Referring to FIGS. 35-38, a port door 468 is connected to left kicker 434 and right kicker 456 by a port door mounting bracket 472. Port door 468 is positioned between kickers 434, 456 and mounting bracket 472 and a plurality of screws 474 extend through bracket 472 and door 468 into kickers 434, 456. FIG. 36 is shown without the right side plate 256 for purposes of illustration. A port area 470 is defined by the port door 468, the base plate 242, the cover plate 244, the left side plate 254 and the right side plate 256. The port area 470 is in fluid communication with the mini environment through the port opening 252 of the bulkhead 250. It is noted that the port area 470 need not be tightly sealed since the pressure of the mini environment is typically greater than the surrounding or ambient air. Nonetheless, the port door 468, the base plate 242, the cover plate 244, the left side plate 254 and the right side plate 256 separate the ambient air from the mini environment. An alternative embodiment is envisioned where the port door 468 is not provided, but instead, another door means separates the port area 470, and thus the ambient air in the alternative embodiment, from the mini environment. Such other door means would have to be opened to allow access of the interior space 92 of the substrate housing 60 to the mini environment. The port door 468 is preferred, since, as will be described more fully below, the door 120 of the substrate housing 60 and the port door 468 are opened simultaneously to allow fluid communication and access of the interior space 92, and thus the substrates 216, to the mini environment. This is simpler than having to open two separate doors at different times to maintain integrity of the mini environment.

As shown in FIGS. 35 and 36, the docking unit 240 may be provided with a housing 476 for the door drive assembly 392, a housing 478 for the tray drive assembly 280 and a housing 477 for a power supply (not shown) for electronic control circuitry described below and for the motors 282, 370 and 394. A button 480 having an internal button light 482 is mounted atop housing 478. Further, housing 478 has a plurality of status lights 484, 486, and 488 mounted thereto adapted to exhibit the colors green, yellow, and red, respectively.

Referring to FIGS. 46-57, the interaction of docking unit 240 with substrate housing 60 will be described in greater detail. The right side plate 256 is not included in FIGS. 49 and 55 for purposes of illustration. FIGS. 46-48 illustrate the substrate housing 60 positioned atop tray 262 with tray 262 in its RETRACTED position and housing door 120 in its CLOSED and latched position. Substrate housing 60 is positioned atop tray 262 by rolling wheels 238 on tray side plates 266, 268. Tray 262 is moved forward by tray drive assembly 280, thereby positioning latch actuator pins 346, 364 adjacent to housing latches 162, 180, respectively, as illustrated in FIG. 51. In the MIDDLE position illustrated in FIGS. 49-51, housing door actuator 130 engages kicker rollers 436, 442 and housing door actuator 136 engages kicker rollers 458, 464. At this position, the port door 468, the kicker brackets 434, 456, the rollers 436, 442, 458 and 464, the door 120, the actuators 130, 136 and the bearings 138, 132 are set to rotate about a fixed common center of rotation (FCCR) 490.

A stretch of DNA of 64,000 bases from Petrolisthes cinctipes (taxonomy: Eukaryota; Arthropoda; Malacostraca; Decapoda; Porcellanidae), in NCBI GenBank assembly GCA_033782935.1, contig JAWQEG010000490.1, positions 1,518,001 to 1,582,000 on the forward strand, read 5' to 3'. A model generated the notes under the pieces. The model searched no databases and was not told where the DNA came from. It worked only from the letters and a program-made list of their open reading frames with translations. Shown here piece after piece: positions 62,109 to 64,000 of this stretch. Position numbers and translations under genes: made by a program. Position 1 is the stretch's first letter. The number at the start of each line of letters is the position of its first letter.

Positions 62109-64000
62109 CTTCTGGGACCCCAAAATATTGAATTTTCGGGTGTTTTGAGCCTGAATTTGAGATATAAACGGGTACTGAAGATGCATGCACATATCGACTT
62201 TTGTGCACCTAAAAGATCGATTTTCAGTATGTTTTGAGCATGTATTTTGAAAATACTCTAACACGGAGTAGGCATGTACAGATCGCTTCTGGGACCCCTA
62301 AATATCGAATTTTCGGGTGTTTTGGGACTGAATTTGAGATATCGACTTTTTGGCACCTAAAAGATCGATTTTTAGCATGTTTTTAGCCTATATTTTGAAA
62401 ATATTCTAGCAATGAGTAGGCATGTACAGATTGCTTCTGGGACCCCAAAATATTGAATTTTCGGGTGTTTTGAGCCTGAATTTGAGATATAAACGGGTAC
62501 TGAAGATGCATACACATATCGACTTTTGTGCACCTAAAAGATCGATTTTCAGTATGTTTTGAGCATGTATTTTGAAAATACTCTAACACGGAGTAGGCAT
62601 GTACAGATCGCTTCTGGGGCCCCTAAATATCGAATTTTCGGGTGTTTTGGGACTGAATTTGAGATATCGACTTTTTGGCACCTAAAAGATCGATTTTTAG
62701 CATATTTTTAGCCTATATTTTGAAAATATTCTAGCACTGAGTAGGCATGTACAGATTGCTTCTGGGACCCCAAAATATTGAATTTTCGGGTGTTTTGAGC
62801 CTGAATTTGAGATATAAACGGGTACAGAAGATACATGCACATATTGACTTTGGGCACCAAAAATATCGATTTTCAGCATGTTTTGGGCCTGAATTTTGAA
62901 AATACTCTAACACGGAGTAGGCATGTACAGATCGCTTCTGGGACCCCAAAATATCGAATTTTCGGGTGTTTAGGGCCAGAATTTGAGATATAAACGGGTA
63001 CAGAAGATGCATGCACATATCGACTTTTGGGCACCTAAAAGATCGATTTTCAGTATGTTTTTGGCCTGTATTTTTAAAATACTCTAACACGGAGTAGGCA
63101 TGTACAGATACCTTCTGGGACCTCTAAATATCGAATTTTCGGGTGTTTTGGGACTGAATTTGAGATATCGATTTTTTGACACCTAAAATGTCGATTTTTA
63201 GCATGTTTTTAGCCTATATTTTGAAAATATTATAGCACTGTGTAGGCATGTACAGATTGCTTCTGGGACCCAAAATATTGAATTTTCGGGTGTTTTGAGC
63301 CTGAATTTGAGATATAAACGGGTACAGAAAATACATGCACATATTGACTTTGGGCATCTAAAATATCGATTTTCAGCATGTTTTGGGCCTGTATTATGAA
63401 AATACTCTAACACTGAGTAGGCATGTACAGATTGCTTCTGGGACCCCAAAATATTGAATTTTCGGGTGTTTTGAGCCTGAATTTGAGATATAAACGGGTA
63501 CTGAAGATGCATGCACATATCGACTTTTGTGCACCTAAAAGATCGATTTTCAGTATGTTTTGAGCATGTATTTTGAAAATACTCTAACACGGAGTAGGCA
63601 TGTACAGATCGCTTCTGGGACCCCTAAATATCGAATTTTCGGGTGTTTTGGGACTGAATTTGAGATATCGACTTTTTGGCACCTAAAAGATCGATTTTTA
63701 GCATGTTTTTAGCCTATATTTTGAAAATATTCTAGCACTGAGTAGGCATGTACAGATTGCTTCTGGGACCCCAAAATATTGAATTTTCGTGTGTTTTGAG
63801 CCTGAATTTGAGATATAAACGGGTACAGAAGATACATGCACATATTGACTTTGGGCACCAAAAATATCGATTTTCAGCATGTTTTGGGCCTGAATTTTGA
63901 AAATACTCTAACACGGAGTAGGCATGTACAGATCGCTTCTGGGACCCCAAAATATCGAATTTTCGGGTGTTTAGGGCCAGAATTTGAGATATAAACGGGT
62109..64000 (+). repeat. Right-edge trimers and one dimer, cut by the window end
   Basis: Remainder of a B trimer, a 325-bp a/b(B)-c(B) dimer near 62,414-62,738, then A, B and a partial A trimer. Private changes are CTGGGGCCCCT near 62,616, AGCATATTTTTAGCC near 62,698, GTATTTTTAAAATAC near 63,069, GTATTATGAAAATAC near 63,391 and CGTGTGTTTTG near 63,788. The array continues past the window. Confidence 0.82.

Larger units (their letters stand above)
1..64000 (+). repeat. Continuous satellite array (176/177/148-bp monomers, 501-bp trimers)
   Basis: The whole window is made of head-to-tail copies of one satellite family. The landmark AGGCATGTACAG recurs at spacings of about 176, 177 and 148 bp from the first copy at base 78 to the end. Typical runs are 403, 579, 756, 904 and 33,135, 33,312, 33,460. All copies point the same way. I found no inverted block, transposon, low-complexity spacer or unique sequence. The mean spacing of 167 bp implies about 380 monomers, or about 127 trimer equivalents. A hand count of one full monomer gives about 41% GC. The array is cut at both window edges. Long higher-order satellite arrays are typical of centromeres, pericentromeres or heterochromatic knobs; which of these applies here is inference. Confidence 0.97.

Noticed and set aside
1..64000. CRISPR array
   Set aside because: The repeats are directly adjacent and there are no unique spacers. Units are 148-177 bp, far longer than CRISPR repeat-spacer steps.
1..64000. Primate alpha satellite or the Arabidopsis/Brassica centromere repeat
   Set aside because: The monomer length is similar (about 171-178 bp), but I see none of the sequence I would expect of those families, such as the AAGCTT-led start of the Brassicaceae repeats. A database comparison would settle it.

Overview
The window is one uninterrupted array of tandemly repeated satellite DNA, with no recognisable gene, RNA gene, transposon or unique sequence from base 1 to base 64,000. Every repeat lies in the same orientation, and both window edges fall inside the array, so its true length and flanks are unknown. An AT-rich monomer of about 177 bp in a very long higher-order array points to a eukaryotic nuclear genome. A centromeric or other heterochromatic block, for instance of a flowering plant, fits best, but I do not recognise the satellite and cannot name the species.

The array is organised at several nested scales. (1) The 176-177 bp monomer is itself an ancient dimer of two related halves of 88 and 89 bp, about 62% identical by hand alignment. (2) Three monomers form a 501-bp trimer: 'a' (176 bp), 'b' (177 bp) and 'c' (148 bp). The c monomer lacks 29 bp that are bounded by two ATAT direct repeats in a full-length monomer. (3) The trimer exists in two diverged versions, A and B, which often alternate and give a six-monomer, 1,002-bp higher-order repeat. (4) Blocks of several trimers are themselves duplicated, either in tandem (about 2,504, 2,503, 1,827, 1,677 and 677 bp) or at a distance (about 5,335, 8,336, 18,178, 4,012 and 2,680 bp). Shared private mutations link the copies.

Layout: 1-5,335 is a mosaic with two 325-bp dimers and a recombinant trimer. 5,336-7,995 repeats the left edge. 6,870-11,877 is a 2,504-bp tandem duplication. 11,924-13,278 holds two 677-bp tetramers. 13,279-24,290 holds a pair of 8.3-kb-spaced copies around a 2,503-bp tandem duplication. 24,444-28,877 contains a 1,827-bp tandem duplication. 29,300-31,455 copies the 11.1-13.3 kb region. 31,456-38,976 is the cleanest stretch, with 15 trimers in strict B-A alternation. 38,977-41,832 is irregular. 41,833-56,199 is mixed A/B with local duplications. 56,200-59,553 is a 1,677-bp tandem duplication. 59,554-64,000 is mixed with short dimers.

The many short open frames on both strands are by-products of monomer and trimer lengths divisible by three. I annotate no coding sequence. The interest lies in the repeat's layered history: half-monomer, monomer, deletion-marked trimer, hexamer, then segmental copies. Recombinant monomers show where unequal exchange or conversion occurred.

Referring to FIGS. 48-54, lead screw 374 is thereafter rotated by latch motor 370 to cause cams 324, 326 to move rearward, thereby pivoting cam actuator arms 342, 360 against housing latches 162, 180, respectively, thereby unlocking housing door 120 as illustrated in FIG. 52. An outline of the passages 178, 196 and corresponding slanted edges 177, 195 of the latch assemblies 158 and 160, respectively, of the substrate housing 60 are also shown in FIG. 51. Thus, as the arms 342, 360 and corresponding actuator pins 346, 364 with bearings 348, 366, respectively, are moved, the bearings 348, 366 engage the edges 177, 195 to align the substrate housing 60 on the tray 262, if the substrate housing 60 is not already aligned. Furthermore, once the actuator pins 346, 364 and corresponding bearings 348, 366 are fully inserted as shown in FIG. 52, the substrate housing 60 is securely held to the tray 262. Door drive assembly 392 thereafter rotates door shaft 422 which pivots kickers 434, 456, thereby simultaneously opening port door 468 and housing door 120 by rotating about FCCR 490, as illustrated by an arrow 491 and as shown in FIG. 54. Note that the door 120 of the substrate housing 60 and the port door 468 of the docking unit 240 are opened simultaneously. Once in the OPENED position, the interior space 92 of the substrate housing 60 is in fluid communication with the port area 470 and thus with the mini 15 environment. It is noted that the MIDDLE position may be thought of as an intermediate or initial access position, where fluid communication or access is prevented while the door 120 and the port door 468 are closed, and such access is provided when the doors 120, 468 are OPENED.

Referring to FIGS. 55-57, tray drive assembly 276 thereafter moves tray 262 to an INSERTED or loaded position to insert the substrate housing 60 into the port area 470 and to abut the substrate housing 60 against bulkhead 250. In this configuration, substrates 216 within substrate housing 60 may be directly accessed through bulkhead port 252 and robotic equipment or other instruments within the mini environment. It is noted that the bracket 434, 456 and rollers 458, 464 drive the rotation of the door 120, where the rollers 444, 464 forces 25 the actuators 130, 136 to rotate about the FCCR. The bearings 132, 138 permit the actuators 130, 136 and the door 120 to smoothly complete the rotation. As the substrate housing 60 moves to the INSERTED position, the door 120 remains stationary. The door 120 is thus kept in a stowed position above the substrate housing 60 by the track 142, 146 and the rollers 458, 464. The abutment 152 prevents the door 120 from moving further. After processing of the substrate housing 60, the procedure is performed in the reverse order to unload the substrate housing 60 and to close the door 120.